Three New Qualitative Research Technologies That Will Change Marketing and Innovation
By Monika Wingate
As researchers, most of us are feeling a tectonic shift under our feet. We know that consumers’ lives are rapidly evolving. We see companies scrambling to capitalize on marketplace changes by developing more agile research approaches. And, in our new social world, we have discovered that qualitative research and storytelling often does the most to drive successful business outcomes. This blog will cover three key topics related to qualitative technology:
- Why technology is taking an increasingly important role in qualitative research
- Which three technology trends have the greatest impact on our ability to drive consumer insights
- What role market researchers are going to play as access to research technology continues to be diffused in organizations
Why New Technology is Critical in Qualitative Research
First, the days of believing that all market research will be replaced by big data has long past. We know that there is an overwhelming amount of secondary and operational data that can help identify problems and opportunities in organizations. But, our success in responding to those problems and opportunities comes from determining the strategy and execution of new, innovative and creative solutions not addressed by big data. The speed of building and optimizing these new products, services and communications programs has become the focus of marketing and innovation teams. And that is where I believe qualitative technology has the potential to drastically improve business speed and impact.
The companies that have shown the most success at rapid innovation have primarily been technology companies who have embraced agile development efforts to collect the right consumer data and gain rapid team alignment at every stage of development. Because agile development typically requires in-depth learning and rapid iteration, this is driving demand for new qualitative research technologies that reduced time and complexity, and enable rapid team decisions.
Three New Qualitative Research Technologies
Here are three technologies trends creating significant change in the effectiveness of qualitative research and delivering consumer insights that propel marketing and innovation teams.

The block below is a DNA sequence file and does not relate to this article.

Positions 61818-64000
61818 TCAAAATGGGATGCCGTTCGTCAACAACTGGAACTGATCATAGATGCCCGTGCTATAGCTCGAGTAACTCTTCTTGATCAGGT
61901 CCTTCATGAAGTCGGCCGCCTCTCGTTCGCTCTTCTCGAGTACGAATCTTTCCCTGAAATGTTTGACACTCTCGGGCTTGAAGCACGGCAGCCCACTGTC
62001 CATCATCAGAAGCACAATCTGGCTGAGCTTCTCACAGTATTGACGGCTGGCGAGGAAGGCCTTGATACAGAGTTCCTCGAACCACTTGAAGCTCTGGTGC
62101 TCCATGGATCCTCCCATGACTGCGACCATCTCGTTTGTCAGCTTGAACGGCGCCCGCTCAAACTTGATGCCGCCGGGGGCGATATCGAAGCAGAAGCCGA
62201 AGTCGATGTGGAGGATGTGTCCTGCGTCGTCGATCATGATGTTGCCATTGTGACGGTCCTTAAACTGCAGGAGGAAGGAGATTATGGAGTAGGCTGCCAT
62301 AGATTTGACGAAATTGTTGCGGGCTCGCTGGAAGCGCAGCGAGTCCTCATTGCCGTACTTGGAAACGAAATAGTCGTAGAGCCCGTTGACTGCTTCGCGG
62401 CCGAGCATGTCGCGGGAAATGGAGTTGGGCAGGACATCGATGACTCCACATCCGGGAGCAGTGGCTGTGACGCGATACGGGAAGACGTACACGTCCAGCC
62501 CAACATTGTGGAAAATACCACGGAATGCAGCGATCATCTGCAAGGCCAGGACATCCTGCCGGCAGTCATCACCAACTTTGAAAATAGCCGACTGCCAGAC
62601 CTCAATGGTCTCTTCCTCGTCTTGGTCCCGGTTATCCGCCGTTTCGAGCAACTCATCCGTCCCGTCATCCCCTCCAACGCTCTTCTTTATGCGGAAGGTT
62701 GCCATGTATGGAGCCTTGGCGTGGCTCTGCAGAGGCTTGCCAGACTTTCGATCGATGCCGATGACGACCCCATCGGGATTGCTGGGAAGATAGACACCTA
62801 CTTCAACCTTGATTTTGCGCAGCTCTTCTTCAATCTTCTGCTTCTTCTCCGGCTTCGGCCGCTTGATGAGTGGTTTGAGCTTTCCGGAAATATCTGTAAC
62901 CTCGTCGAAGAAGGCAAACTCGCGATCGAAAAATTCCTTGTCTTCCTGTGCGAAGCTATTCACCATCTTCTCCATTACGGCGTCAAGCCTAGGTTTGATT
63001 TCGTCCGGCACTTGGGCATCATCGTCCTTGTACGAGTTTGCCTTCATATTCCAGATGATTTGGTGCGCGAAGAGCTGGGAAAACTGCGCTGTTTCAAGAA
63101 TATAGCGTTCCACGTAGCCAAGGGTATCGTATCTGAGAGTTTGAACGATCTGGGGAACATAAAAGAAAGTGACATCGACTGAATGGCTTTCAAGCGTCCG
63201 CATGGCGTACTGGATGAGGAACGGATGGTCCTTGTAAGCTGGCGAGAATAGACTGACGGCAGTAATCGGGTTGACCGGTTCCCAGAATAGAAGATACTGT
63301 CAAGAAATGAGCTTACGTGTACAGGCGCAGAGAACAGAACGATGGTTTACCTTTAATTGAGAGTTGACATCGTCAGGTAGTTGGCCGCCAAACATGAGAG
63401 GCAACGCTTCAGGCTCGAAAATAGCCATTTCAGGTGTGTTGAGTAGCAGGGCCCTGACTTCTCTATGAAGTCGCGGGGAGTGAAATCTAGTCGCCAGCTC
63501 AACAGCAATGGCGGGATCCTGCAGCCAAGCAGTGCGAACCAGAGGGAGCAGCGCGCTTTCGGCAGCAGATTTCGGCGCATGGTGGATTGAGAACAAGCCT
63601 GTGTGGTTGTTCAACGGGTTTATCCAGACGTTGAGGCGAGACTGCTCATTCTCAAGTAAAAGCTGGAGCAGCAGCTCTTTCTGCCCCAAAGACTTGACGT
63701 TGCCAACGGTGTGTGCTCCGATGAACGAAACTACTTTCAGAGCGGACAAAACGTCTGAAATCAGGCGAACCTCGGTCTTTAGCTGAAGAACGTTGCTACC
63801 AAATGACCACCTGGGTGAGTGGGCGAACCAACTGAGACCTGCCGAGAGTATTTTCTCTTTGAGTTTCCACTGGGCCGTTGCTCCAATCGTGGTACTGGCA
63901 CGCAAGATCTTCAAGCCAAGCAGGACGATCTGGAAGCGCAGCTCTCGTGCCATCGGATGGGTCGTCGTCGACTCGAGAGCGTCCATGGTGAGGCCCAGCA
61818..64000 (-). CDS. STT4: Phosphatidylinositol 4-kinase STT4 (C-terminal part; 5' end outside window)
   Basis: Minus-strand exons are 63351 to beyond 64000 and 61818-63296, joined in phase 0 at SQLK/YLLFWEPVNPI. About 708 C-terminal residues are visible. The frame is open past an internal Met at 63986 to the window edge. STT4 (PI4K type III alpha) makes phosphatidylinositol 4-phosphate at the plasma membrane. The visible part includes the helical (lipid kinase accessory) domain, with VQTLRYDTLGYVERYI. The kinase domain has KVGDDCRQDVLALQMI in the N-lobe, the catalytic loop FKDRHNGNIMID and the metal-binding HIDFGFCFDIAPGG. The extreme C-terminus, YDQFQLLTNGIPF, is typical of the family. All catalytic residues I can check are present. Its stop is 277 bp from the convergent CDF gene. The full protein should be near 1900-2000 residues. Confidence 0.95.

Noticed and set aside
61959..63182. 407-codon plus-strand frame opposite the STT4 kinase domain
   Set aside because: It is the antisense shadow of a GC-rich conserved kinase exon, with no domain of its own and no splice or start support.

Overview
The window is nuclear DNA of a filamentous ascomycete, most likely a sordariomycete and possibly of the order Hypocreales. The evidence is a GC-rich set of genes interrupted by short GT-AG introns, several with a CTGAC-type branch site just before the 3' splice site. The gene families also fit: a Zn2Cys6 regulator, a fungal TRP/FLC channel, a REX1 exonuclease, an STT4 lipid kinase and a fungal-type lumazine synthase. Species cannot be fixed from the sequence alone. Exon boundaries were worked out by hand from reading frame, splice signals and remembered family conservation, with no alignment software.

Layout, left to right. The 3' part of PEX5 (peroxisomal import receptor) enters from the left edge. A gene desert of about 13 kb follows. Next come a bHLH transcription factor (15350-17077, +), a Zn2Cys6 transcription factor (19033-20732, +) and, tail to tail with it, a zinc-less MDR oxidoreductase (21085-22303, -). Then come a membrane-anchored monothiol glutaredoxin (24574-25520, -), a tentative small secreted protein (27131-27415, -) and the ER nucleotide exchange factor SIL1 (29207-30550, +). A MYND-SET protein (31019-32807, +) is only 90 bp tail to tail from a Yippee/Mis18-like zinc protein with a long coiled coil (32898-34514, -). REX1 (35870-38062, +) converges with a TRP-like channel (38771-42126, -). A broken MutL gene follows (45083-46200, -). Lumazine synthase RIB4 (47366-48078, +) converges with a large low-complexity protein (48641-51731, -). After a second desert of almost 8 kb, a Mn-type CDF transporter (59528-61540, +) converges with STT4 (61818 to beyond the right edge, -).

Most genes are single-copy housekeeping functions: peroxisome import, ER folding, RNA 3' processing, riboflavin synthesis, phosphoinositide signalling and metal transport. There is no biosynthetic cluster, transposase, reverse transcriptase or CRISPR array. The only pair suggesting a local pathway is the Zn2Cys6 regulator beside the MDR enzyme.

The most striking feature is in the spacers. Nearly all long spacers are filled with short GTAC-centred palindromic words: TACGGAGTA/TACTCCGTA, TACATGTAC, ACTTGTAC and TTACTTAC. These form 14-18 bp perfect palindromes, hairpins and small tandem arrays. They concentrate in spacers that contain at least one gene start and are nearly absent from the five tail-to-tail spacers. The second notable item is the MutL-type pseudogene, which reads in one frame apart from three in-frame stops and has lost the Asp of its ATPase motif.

#1 Automated Micro-Targeting:
Online communities have been around for nearly two decades now, and teams that use them for testing new ideas have seen significant benefits, particularly in terms of having rapid access to a highly-targeted group of participants. But many teams have struggled implementing or sustaining online communities because of drawbacks related to cost, sample diversity, quality and bias.
Newer technologies developed by tech giants to handle big data are also providing market research technology companies’ new ways to get the speed of online communities in a way that is more flexible, cost effective and targeted. For example, some qualitative research technology companies have tapped into social media sites for recruiting. Sites like Facebook, Instagram and LinkedIn have much richer and more up-to-date data on potential research participants than traditional research panel companies collect. By tapping social media technology, companies can shorten the time to target and recruit participants from weeks to days. This creates an opportunity to supplement or replace ongoing communities with shorter term, more flexible online qualitative research that delivers Iterative Insights.
Also, organizations that have dedicated panels are building automated recruiting interfaces that tap a much more sophisticated set of data on participants. The outcome of these interfaces is rapid consumer insights studies that can be created and fielded using exactly the right target audience. With ongoing industry issues related to sample quality, some companies are even building proprietary qualitative panels that ensure participants are geo-demographically validated, vetted to be articulate and willing to engage in social media-style conversations with photos and video. A major advantage of this approach is that companies can have a mix of branded and unbranded qualitative engagement, excluding participants that might have been biased by prior discussions.
#2 Virtual-Assisted Design and Data Collection: